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Donovan Pays Tribute to the Everly Brothers During Music Masters Week

Wednesday, October 22: 5:35 p.m.
Posted by Rock Hall

2012 Rock and Roll Hall of Fame Inductee Donovan visits the Rock and Roll Hall of Fame and Museum in Clevleand, Ohio

"It's impossible to imagine popular music without the Everly Brothers," said 2012 Rock and Roll Hall of Fame Inductee Donovan in a recorded tribute to the brotherly duo to be honored at the Rock Hall's annual Music Masters event on Saturday, October 25, 2014. "I am influenced tremendously by Don and Phil [Everly], and their incredible recordings."

Although Donovan will not be in Cleveland for the week of events surrounding this year's Music Masters, the Saturday tribute concert will include performances by Hall of Fame Inductee Graham Nash, Rodney Crowell, Vince Gill, JD Souther, Emmylou Harris, Albert Lee, Keb' Mo', Shelby Lynne, Secret Sisters, Alison Krauss, Bonnie "Prince" Billy and Dawn McCarthy, Allison Moorer and more. Get details on the week of Music Masters events celebrating 1986 Rock and Roll Hall of Fame Inductees the Everly Brothers, including tickets for the tribute concert!

Watch Donovan sing a stripped-down acoustic version of the Everly Brothers' "So Sad (To Watch Good Love Go Bad)."

(pictured: Donovan visiting the Rock and Roll Hall of Fame and Museum in Cleveland, Ohio, in 2012, the year of his induction.)


continue Categories: Inductee, History of Rock and Roll, Event, Hall of Fame, American Music Masters, Exclusive Interviews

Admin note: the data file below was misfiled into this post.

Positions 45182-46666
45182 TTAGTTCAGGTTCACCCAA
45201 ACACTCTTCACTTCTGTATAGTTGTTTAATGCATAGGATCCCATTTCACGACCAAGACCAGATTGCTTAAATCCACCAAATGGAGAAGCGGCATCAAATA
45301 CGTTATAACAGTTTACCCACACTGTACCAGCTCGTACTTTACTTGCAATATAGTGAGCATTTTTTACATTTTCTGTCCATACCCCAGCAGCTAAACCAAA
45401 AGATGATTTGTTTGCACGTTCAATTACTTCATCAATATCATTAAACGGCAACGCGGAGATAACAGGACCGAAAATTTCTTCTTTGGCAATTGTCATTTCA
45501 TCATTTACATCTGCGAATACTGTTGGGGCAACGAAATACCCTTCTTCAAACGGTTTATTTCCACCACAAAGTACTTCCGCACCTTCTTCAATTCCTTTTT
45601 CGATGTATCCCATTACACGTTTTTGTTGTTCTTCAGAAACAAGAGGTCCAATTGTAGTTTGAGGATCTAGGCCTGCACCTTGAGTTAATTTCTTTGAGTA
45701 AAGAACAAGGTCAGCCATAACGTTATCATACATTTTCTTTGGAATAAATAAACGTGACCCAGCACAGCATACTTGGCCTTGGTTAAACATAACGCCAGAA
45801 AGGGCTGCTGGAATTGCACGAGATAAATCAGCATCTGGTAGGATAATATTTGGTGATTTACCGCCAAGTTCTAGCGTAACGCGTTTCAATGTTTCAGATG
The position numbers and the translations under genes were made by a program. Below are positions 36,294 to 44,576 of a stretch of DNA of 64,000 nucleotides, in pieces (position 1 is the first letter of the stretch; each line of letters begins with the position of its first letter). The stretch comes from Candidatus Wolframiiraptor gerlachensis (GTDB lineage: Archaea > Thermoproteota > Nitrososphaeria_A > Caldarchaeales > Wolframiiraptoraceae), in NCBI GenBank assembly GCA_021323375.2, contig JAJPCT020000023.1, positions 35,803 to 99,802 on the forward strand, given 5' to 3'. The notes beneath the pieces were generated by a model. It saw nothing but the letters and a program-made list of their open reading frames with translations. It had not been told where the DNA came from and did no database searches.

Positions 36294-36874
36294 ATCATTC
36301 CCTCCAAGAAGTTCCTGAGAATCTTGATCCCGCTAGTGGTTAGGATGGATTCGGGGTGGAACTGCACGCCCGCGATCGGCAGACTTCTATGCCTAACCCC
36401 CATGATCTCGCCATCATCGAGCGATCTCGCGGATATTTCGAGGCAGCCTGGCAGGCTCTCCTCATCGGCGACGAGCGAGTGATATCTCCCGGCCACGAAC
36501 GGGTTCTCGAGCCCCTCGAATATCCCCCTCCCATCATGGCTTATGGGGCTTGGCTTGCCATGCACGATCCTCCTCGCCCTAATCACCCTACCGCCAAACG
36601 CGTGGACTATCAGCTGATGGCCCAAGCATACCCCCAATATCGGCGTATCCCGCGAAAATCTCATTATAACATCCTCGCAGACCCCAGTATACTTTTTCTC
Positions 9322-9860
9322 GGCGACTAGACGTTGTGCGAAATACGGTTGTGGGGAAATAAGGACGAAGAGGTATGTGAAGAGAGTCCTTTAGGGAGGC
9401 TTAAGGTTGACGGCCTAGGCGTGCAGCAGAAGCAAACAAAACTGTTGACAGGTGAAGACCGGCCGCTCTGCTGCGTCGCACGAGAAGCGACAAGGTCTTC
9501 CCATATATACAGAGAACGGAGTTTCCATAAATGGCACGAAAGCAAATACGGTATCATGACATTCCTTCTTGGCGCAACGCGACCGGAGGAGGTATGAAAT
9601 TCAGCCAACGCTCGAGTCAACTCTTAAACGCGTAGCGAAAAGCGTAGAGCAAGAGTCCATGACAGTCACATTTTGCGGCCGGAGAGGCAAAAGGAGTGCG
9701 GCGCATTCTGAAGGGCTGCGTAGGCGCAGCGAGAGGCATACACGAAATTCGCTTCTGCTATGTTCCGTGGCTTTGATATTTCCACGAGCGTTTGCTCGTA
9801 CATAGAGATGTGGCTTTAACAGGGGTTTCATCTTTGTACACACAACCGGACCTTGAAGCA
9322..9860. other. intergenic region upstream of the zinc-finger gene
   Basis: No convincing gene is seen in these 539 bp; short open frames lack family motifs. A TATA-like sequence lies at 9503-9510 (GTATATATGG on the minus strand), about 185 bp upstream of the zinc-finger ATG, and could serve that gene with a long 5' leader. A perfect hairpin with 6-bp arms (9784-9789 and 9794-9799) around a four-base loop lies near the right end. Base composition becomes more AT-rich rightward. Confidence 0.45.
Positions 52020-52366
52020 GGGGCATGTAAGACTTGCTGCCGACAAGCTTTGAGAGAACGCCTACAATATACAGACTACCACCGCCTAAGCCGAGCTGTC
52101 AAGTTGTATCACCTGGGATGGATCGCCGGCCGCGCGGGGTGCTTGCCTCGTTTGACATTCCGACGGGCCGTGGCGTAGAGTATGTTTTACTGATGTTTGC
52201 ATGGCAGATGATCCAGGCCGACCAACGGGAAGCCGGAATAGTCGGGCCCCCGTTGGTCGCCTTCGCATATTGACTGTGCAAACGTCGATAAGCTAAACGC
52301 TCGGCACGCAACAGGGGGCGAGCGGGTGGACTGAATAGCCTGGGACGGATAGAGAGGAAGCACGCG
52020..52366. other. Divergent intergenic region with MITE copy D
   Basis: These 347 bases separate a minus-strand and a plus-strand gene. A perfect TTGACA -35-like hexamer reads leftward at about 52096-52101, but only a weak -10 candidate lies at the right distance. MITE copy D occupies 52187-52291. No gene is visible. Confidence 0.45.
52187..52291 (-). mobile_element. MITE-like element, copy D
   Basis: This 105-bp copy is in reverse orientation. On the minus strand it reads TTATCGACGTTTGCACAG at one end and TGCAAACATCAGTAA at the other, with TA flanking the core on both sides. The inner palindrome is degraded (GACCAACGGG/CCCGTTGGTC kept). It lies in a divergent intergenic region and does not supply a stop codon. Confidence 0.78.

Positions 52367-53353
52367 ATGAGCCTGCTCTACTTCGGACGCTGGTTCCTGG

2014 Hall of Fame Inductions: 5 Essential Peter Gabriel Songs

Wednesday, April 9: 8 a.m.
Posted by Rock Hall

Peter Gabriel’s influence is so widespread we may take it for granted. When the rest of rock was simplifying in the new wave days, the former Genesis frontman blended synthesizers and a signature gated drum sound with an emotional honesty learned from soul music to create a sensibility that would influence artists from U2 to Arcade Fire to Depeche Mode. With extraordinary ambition, Gabriel transitioned from cult artist to multimedia pop star to global rock icon. His WOMAD festival has been a 33-year laboratory for musical cross-pollination. His brilliant stage shows inspired U2’s and Flaming Lips’ and expanded the visual vocabulary of music videos with clips such as “Sledgehammer,” “Shock The Monkey” and “Big Time.” In addition, he wrote songs like “Don’t Give Up,” “Red Rain” and “In Your Eyes” that put heart and soul on the radio at a time when those values were in short supply. Four decades on as a solo artist, Gabriel continues to push the boundaries of popular music and challenge audiences across the globe.